We wouldn't dare give a young person who is just starting out the same advice today about bank interest rates or real estate values that we did ten years ago. So why are we still giving out the same old advice about college?
Andrew Rossi's new documentary, Ivory Tower, looks at higher education today, especially the vertiginously escalating tuition costs and the consequences of those costs, from crushing debt burdens on young graduates to the compromises schools make to attract students who are able to pay full price.
Let me be clear. College is not right for everyone, but it undisputedly remains the ticket to socioeconomic mobility. We need to stop debating its value, and instead focus on ensuring more students have access to college.
Higher education is a mature industry that is on the cusp of major transformations in the next two decades, and every college and university will need to prepare to maintain their quality, efficiency and relevancy in this climate.
I don't mean to imply that NYU Abu Dhabi is a panacea. It is a new institution that has had a luxury that no existing college can have: starting from scratch and dreaming of what an undergraduate education should be in the 21st century.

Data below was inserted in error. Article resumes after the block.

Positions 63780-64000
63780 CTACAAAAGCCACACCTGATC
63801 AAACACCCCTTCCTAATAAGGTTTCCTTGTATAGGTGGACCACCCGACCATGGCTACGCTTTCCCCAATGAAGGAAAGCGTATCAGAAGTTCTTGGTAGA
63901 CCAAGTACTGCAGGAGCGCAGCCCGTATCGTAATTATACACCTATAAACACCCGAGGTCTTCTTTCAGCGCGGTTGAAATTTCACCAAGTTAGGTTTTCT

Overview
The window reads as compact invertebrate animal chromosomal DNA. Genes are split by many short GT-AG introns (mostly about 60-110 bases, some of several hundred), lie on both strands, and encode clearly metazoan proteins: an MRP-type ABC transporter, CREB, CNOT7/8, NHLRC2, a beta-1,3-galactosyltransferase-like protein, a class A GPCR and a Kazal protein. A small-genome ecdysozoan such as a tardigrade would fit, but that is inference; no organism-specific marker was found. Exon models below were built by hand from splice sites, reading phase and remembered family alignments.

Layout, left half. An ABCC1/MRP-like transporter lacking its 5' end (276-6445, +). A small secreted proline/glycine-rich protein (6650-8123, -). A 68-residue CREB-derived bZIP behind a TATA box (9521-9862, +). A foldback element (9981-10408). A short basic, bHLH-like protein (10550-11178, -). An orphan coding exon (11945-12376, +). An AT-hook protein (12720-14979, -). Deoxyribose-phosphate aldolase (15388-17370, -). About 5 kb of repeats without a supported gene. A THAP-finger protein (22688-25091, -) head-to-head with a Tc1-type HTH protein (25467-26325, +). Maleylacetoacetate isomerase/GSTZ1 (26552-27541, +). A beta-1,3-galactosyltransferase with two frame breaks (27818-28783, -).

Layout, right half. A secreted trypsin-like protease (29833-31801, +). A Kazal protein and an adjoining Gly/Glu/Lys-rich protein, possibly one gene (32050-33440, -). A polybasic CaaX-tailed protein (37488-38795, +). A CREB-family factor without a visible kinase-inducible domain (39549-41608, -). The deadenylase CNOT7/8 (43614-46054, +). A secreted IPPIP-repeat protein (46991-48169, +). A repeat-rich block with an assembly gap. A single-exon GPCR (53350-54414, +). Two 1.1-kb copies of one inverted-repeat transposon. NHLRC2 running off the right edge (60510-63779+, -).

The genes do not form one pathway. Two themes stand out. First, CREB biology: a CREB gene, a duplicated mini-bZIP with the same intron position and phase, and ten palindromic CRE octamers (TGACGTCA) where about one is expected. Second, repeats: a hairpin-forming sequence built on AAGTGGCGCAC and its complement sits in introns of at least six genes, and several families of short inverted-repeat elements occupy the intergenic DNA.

Some of the attacks on U.S. higher education, although in many cases well-intentioned, have the potential to do real damage to this sector of our national educational system at a time when a college degree is increasingly seen as the gateway to a meaningful and rewarding life and career.
As far as the colleges and universities are concerned, higher accountability should be demanded from educators, students, parents and really any Americans that want the best economy and highest-educated population.
The Obama administration's efforts to implement policies to address access and cost issues in higher education are well-intended. Yet in truth, they put the cart before the horse. A significant amount of work must be done first.
With a president who is predisposed to making substantive changes to help America improve this crucial sector, future educational summits that demand access, quality and accountability are worth the time and effort.
I fully expect the educational results for the 2008 cohorts to be a mirror of the financial trauma they and our nation experienced and that many of our most vulnerable citizens still know all too well today.